• One CEO of Arc@UNSW Limited


The first Chair of Arc was Kate Bartlett (2006/07 term); followed by Caitlin Hurley (2007/08 term), Simon Crawford-Ash (2008/09), Caroline Wallace (2009/10), Jessica Mobbs (2010/11), Natalie Karam (2011/12), Alex Peck (2012/13), Chris Mann (2013/14), Benjamin Heenan (2014/15), Tom Morrison (2015/16), Tina Zhou (2016/17), Edward Bartolo (2017/18). The current Chair is Nadhirah Daud.

In a major upheaval, May 2018 saw the resignation of Arc's CEO Brad Hannigan, after having served 11 years as CEO of the Organisation.

The current CEO of Arc is Shelley Valentine. The current SRC President is Zack Solomon.[6] The current PGC President is Sourabh Dhounchak.[7]

Notable former UNSW student politicians include activist David Madden and parliamentarians Kerry Nettle, Penny Sharpe, and David Coleman. Sharpe, along with Ken Fowlie, served as presidents of the National Union of Students of Australia. John Niland, who served as UNSW's vice-chancellor from 1992 until 2002, is a former UNSW Student Union president.


Arc produces a number of publications throughout the year. The two regular publications are Blitz, an online What's On guide, and Tharunka, a student written magazine focusing on political issues. A number of annual publications are produced in conjunction with volunteer programs run by the organisation, such as The International Cookbook, a compilation of student submitted recipes, UNSWeetened showcases written poetry and prose and Zing Tycoon was an artistic zine produced by Art & Design Students. Currently Art & Design publishes Framework a critical online arts journal quarterley, and pblishes a guide to UNSW Art & Design, Arcadia through the Blitz website.[8]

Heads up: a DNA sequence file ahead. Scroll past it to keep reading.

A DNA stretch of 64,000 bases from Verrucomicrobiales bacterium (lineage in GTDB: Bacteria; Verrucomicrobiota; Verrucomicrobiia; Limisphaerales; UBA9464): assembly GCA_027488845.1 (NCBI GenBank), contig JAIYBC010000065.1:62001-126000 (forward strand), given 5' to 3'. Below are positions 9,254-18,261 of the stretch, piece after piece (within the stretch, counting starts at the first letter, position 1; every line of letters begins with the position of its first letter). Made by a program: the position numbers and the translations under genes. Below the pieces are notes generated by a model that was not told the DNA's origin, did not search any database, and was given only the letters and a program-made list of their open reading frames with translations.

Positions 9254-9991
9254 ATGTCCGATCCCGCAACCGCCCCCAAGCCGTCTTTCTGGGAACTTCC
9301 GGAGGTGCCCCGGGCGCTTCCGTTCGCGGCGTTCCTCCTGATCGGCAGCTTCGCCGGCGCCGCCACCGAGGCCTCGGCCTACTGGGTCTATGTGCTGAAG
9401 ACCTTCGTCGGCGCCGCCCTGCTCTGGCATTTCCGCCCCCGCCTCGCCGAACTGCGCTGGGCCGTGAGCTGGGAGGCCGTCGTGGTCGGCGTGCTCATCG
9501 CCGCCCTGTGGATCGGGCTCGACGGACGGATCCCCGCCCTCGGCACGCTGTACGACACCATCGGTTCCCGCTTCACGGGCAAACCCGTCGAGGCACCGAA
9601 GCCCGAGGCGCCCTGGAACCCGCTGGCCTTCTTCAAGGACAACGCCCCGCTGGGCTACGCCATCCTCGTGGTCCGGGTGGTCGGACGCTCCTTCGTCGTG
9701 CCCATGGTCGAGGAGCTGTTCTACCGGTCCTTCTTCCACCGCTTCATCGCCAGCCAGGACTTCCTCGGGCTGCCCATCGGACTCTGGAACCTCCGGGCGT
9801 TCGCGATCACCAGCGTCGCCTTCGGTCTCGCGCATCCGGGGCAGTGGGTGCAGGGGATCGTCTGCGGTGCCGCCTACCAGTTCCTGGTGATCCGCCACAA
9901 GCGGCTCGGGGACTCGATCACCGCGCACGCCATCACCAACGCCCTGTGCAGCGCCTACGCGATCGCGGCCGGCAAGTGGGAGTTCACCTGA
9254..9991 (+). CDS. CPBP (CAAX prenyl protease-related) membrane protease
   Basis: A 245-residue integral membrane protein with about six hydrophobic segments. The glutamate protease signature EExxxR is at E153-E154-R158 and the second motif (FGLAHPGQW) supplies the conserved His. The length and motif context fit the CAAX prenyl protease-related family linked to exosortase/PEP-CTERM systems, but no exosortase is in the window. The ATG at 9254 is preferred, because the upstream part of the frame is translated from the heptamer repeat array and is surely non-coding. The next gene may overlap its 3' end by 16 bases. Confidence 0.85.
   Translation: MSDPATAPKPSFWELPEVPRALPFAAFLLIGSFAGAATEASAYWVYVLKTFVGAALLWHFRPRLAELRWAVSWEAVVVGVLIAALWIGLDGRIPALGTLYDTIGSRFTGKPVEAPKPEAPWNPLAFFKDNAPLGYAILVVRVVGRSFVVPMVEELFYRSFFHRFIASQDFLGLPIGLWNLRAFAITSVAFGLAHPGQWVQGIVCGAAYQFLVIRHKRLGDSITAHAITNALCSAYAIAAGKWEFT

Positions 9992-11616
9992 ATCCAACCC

Blitz is a student publication, published online by Arc @ UNSW, based at the University of New South Wales.[9] Blitz under this name first appeared in session 2, 1988, but a similar "what's on" style publication had been issued by the then University Union since the early 1970s. Initially it consisted of a simple sheet or two of paper, but it evolved into a magazine style format in session two 1994[10] when a former editor from another student publication on campus, Tharunka, was hired to found a weekly "what's on" magazine. Blitz sometimes pays casual contributors for submitted articles and photographs, and employs a student online editor, a student designer, a student TV producer and a student radio producer.

Blitz typically covers the goings-on around campus and conducts interviews and publishes stories relating to current student activities. It widely publicises Arc services and activities on campus. Due to its non-partisan policy, it does not cover political issues, with the exception of voluntary student unionism. However, in 2004 an edition of Blitz was withdrawn by the student union because it contained a guide to rolling a joint. The editor Janet Duncan claimed there had been censorship of her editorial in the following issue.[11] Arc @ UNSW announced that the organisation would continue to publish the magazine after the introduction of voluntary student unionism in 2007.[12]


Tharunka, meaning "message stick" in the language of the Aboriginal people local to the area, is a student newspaper originally published by the UNSW Students Union from 1953 until 1992, when that body was replaced by the University of New South Wales Student Guild. The Guild published Tharunka from 1993 until 2006 and the successor student organisation, Arc @ UNSW Limited, continued the publication of Tharunka from 2007.